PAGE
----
For example, several writers in the early s used the term to describe fax document transmission. Electronic mail has been most commonly called email or e-mail since around but variations of the spelling have been used: History of email Computer -based mail and messaging became possible with the advent of time-sharing computers in the early s, and informal methods of using shared files to pass messages were soon expanded into the first mail systems. Most developers of early mainframes and minicomputers developed similar, but generally incompatible, mail applications.
At the head of this revolution is the Internet. A place full of information, adventure, and even for some, romance. In our society today everyone has heard of this technological wonder, and many use it on a daily basis, but for some the question still remains What is the Internet, and where did it come from?
How could the US authorities successfully communicate after a nuclear war? Post nuclear America would need a command-and-control network, linked from city to city, state-to-state, and base-to-base.
But no matter how thoroughly that network was armored or protected, its switches and wiring would always be vulnerable to the impact of atomic bombs. A nuclear attack would reduce any conceivable network to tatters.
And how would the network itself be commanded and controlled? Any central authority, any network central citadel, would be an obvious and immediate target for an enemy missile. RAND mulled over this grim puzzle in deep military secrecy, and arrived at a daring solution.
The network would have no central authority. Furthermore, it would be designed from the beginning to operate while in tatters. The principles were simple, the network itself would be assumed to be unreliable at all times Krol It would be designed from the get-go to transcend its own unreliability.
All the nodes computers hooked to the network in the network would be equal in status to all other nodes, each node with its own authority to originate, pass, and receive messages.
The messages themselves would be divided into packets, each packet separately addressed. Each packet would begin at some specified source node, and end at some other specified destination node, winding its way through the network on an individual basis Krol The particular route that the packet took would be unimportant.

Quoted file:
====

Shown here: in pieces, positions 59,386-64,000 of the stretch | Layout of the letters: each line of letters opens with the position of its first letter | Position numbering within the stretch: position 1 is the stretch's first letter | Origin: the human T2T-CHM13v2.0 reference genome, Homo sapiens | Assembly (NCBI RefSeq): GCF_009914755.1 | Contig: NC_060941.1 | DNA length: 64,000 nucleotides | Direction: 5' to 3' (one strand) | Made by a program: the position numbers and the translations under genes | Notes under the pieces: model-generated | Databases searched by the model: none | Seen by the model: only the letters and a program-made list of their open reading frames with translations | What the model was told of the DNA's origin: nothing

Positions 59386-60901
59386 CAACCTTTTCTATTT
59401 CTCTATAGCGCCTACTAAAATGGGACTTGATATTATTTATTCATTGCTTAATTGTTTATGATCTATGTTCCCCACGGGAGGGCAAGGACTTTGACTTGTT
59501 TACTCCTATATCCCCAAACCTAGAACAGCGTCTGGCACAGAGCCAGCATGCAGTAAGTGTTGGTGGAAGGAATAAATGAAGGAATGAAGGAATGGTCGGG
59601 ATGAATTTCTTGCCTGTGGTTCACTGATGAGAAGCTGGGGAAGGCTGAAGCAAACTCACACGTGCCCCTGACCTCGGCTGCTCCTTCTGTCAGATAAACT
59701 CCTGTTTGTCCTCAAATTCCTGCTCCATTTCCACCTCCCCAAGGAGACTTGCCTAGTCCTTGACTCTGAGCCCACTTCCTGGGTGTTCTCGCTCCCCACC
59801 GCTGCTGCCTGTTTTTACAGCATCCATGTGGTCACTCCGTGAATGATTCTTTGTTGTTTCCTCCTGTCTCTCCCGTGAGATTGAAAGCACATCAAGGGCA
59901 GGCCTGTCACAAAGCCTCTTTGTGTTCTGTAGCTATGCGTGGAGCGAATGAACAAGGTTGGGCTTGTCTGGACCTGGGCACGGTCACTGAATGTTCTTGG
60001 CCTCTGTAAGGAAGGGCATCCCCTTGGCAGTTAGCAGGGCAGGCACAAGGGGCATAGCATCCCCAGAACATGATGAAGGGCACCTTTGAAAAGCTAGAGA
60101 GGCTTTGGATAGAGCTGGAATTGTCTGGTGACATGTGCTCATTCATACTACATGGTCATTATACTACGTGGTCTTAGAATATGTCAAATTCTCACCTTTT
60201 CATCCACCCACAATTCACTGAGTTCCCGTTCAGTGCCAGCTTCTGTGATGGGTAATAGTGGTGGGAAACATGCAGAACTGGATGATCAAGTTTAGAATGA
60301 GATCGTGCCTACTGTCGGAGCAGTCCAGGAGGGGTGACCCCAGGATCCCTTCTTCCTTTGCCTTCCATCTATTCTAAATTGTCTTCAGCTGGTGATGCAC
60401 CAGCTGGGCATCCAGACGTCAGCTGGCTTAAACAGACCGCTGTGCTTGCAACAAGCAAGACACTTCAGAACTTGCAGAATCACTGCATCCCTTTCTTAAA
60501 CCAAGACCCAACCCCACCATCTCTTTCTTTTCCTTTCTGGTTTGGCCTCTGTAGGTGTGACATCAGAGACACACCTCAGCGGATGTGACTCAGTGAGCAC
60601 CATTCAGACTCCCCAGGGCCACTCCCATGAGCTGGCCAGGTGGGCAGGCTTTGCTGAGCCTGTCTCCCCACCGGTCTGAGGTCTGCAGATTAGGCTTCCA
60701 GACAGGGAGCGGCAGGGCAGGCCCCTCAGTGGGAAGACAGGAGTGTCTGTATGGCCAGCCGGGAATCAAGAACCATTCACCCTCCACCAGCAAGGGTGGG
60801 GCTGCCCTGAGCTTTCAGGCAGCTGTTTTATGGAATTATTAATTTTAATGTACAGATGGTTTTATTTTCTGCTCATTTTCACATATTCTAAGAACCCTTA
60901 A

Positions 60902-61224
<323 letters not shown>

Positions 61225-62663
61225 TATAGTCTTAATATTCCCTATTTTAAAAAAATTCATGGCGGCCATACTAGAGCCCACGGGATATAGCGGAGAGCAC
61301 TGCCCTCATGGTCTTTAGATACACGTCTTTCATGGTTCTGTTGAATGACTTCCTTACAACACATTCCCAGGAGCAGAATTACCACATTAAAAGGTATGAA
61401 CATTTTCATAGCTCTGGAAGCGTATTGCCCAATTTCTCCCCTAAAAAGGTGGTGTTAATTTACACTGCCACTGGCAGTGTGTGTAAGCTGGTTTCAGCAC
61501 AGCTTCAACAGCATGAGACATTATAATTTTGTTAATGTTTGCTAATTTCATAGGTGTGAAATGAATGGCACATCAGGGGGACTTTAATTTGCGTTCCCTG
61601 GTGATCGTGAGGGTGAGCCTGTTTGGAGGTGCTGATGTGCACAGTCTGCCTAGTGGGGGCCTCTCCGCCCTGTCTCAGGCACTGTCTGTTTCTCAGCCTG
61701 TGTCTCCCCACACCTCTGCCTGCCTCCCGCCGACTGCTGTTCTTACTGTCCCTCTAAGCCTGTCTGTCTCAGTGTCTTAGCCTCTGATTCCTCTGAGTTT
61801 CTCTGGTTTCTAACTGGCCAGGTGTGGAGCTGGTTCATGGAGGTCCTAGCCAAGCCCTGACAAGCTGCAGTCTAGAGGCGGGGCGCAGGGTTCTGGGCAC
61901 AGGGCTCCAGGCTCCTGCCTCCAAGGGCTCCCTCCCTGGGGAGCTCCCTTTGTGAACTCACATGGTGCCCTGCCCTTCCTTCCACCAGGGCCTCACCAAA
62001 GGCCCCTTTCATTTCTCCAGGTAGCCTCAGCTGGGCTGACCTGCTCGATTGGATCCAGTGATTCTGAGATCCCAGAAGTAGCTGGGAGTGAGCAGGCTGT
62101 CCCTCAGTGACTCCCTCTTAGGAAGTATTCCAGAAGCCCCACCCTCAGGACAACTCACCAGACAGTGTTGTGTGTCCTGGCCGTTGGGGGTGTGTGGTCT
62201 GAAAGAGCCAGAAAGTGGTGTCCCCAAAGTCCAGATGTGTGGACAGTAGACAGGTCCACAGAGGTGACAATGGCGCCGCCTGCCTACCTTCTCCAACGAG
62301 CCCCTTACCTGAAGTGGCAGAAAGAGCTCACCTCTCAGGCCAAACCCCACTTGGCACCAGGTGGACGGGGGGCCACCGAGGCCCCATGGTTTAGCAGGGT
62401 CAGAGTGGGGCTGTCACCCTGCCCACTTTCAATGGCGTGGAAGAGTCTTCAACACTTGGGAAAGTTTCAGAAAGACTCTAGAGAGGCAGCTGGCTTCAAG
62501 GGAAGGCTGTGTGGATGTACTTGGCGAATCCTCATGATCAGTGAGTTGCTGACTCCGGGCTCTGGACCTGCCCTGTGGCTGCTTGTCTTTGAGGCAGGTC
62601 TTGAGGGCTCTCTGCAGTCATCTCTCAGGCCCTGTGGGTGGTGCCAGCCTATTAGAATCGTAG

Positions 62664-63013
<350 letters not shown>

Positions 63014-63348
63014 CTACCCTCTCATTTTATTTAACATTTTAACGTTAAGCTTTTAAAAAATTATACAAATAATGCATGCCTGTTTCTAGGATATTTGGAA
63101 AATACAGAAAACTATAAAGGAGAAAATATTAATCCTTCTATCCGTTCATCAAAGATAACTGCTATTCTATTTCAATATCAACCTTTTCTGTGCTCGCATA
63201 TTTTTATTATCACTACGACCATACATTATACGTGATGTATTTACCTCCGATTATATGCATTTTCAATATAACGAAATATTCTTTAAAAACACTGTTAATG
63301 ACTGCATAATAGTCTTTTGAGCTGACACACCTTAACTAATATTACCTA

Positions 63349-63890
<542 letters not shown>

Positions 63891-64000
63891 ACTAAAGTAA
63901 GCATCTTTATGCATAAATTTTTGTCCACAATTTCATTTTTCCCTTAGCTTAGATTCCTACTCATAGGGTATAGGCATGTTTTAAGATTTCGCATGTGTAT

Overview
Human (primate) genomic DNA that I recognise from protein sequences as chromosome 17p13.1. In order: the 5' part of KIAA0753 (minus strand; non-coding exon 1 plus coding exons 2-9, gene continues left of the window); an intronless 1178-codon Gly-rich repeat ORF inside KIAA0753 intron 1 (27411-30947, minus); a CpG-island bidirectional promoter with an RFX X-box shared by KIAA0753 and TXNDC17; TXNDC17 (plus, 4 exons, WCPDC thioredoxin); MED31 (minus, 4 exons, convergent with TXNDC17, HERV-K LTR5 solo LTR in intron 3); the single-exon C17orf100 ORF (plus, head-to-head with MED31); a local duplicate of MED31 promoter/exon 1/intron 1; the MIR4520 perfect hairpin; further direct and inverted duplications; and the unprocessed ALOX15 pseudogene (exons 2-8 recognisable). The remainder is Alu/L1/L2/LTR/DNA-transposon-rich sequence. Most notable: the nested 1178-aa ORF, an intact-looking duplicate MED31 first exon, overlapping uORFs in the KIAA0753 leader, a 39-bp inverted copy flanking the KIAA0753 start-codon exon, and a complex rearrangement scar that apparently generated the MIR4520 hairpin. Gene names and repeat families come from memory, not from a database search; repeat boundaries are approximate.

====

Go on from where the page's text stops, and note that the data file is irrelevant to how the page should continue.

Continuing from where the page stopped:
Only final results would count. Basically, the packet would be tossed like a hot potato from node to node, more or less in the direction of its destination, until it ended up in the proper place.
The National Physical Laboratory in Great Britain set up the first test network on these principles in The four computers could transfer data on dedicated high-speed transmission lines.
They could even be programmed remotely from other nodes. By the second year of operation, however, and odd fact became clear.
Instead, it was news and personal messages. As long as individual machines could speak the packet-switching lingua franca of new, anarchic network, their brand names, and their content, and even their ownership, were irrelevant.This is intended to be a brief, necessarily cursory and incomplete history.
Much material currently exists about the Internet, covering history, technology, and usage. A trip to almost any bookstore will find shelves of material written about the Internet.
History of the Internet. US ES FR IT BR.
to or forwarding an e-mail. Since then, e-mail has never stopped growing in influence, becoming the most common use of the Internet at the turn of the 21 st century. Also in (October), the ARPANET was introduced to the general public for the first time, at the ICCC (International Computer.
Jul 30, · Watch video · Today, almost one-third of the world’s billion people use the Internet regularly. After Sputnik’s launch, many Americans began . A brief history of the internet.
Speed read. DARPA created ARPAnet as a precursor to the internet; ARPAnet successor NSFNET formed the backbone of the US research and education network; The creation of the agency is an important moment in science history because it led to the creation of the internet we recognize today.
People had their own personal user accounts on the ARPANET computers, and their own personal address for electronic mail (email) (Overview of Internet Technology). Throughout the '70s, ARPANET's network grew, its decentralized structure made expansion easy.
Internet History -- One Page Summary. In , the ARPANET was retired and transferred to the NSFNET.
Our timeline of Internet history runs from ARPANET to World Wide Web and Facebook. Al Gore didn't invent the Internet. Here, then, is a brief history of the Internet. A Brief History of the Internet Sharing Resources. The Internet started in the s as a way for government researchers to share information. Computers in the '60s were large and immobile and in order to make use of information stored in any one computer, one had to either travel to the site of the computer or have magnetic computer tapes sent. Vannevar Bush • Summary: Vannevar Bush established the U.S. military / university research partnership that later developed the srmvision.com also wrote the first visionary description of the potential use for information technology, inspiring many of the Internet's creators.
The NSFNET was soon connected to the CSNET, which linked Universities around North America, and then to the EUnet, which connected research facilities in Europe.